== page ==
I bring this up because we have a similar consensual hallucination about the distinctions between tablets and desktop. At the same event that Steve Jobs introduced the iPad, he also unveiled the iPad Keyboard Dock.
How many people have you seen carrying an iPad case with a built-in keyboard? I was in a meeting recently where nearly everyone in the room had iPads with keyboards.
Yet, in our collective hallucination, we believe large screen and touch equals tablet whereas large screen plus keyboard and mouse equals desktop.
Jeremy points out that mobile didn’t create more unknowns for web designers. It just forced us to recognize the unknowns that were already there.
The same is true of Windows 8. Our illusion that there are sharp differences between tablets and desktop is destroyed by a whole slew of devices that can change between tablets and desktop machines on a whim.
And it’s not just these laptops/tablet hybrids that break our preconceived notions of what desktop means. Many manufacturers are also producing Windows 8 desktop computers that feature touch screens. Or touch screen monitors that can be added to any Windows 8 machine.
I’ve seen a fair amount of criticism of Microsoft for incorporating touchscreens into their laptops and desktop devices. Jon Gruber wrote:
A touch-optimized UI makes no more sense for a non-touch desktop than a desktop UI makes for a tablet. Apple has it right: a touch UI for touch devices, a pointer UI for pointer (trackpad, mouse) devices. Windows 8 strikes me as driven by dogma — “one Windows, everywhere”.
Users who were presented with a way to interact with their computers via touch, keyboard, and mouse found it an extremely natural and fluid way of working. One user described it using the Italian word simpatico-literally, that her computer was in tune with her and sympathetic to her demands.
They go on to dispute the conventional wisdom that people get fatigued using touchscreens. The people who I’ve talked to who have Windows 8 touchscreens talk about how natural it is and how quickly they stopped thinking about it and just flow from using their trackpad or mouse to touching the screen. They say simply, “Don’t knock it until you try it.”
And really, why wouldn’t this be true? We’ve seen children who are confused that computer screens don’t respond to touch the same way the other screens around them do. We laugh at ourselves when we absentmindedly reach out and touch our screen expecting it to do something.
We call these touch interfaces natural user interfaces. Is it any surprise then that we would want these interfaces on our desktop machines as well?
Touch as a baseline experience
Luke Wroblewski has neatly summarized our current device landscape in a single graphic:
We have devices at nearly every screen size and we have multiple types of input at each resolution. The small gaps that exist are either things that seem inevitable (high-dpi on large screens) or are so small to be inconsequential (does it matter that we don’t have six inch displays?).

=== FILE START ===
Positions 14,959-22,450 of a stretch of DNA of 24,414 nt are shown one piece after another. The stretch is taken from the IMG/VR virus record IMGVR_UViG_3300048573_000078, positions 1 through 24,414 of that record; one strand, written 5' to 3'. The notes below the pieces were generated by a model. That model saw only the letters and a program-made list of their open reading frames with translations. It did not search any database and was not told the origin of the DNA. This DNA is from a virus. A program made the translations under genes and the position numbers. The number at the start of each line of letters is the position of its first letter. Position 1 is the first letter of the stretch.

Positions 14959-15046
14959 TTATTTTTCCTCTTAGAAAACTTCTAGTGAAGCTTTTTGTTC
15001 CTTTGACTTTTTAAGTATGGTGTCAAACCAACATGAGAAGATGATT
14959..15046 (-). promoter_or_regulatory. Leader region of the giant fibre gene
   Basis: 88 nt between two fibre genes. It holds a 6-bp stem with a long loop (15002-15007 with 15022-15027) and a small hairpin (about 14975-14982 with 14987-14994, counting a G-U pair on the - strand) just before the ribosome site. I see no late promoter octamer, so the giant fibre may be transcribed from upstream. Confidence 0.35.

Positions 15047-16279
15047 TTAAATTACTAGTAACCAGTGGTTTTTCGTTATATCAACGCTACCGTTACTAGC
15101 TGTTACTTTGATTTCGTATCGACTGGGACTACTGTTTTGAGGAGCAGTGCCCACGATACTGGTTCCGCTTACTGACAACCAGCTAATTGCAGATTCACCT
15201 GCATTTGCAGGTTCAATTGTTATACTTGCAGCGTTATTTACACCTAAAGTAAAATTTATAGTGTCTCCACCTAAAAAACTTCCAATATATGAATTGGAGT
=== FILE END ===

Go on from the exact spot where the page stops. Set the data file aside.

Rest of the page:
In the video, Luke makes the point that an app designed with targets appropriate for a keyboard/mouse UI will be difficult for someone to interact with using touch. But the opposite isn’t the case. If targets are designed for touch, they will by necessity be larger and will be easier for all users to hit due to Fitt’s Law.
To me, it seems like nearly every lesson we’ve learned about designing for mobile and tablets—whether it is designing larger targets for touch, using larger typefaces for readability, or simplifying interfaces—are things that desktop applications can benefit from. And this is why you see both Apple and Microsoft incorporating the lessons learned from mobile into their desktop operating systems.
Perhaps in the past desktop UI was something completely different from mobile UI, but that is no longer the case.
Lines in the sand do not persist
Any attempt to draw a line around a particular device class has as much permanence as a literal line in the sand. Pause for a moment and the line blurs. Look away and it will be gone.
Let’s take the absolute best case scenario. You’re building a web app for internal users for whom you get to specify what computer is purchased and used. You can specify the browser, the monitor size, keyboard, etc.
How long do you think that hardware will be able to be found? Three years from now when a computer dies and has to be replaced, what are the chances that the new monitor will be a touchscreen?
By making a decision to design solely for a “desktop UI”, you are creating technical debt and limiting the longevity of the app you’re building. You’re designing to a collective hallucination. You don’t have to have a crystal ball to see where things are headed.
And once you start accepting the reality that the lines inside form factors are as blurry as the lines between them, then responsiveness becomes a necessity.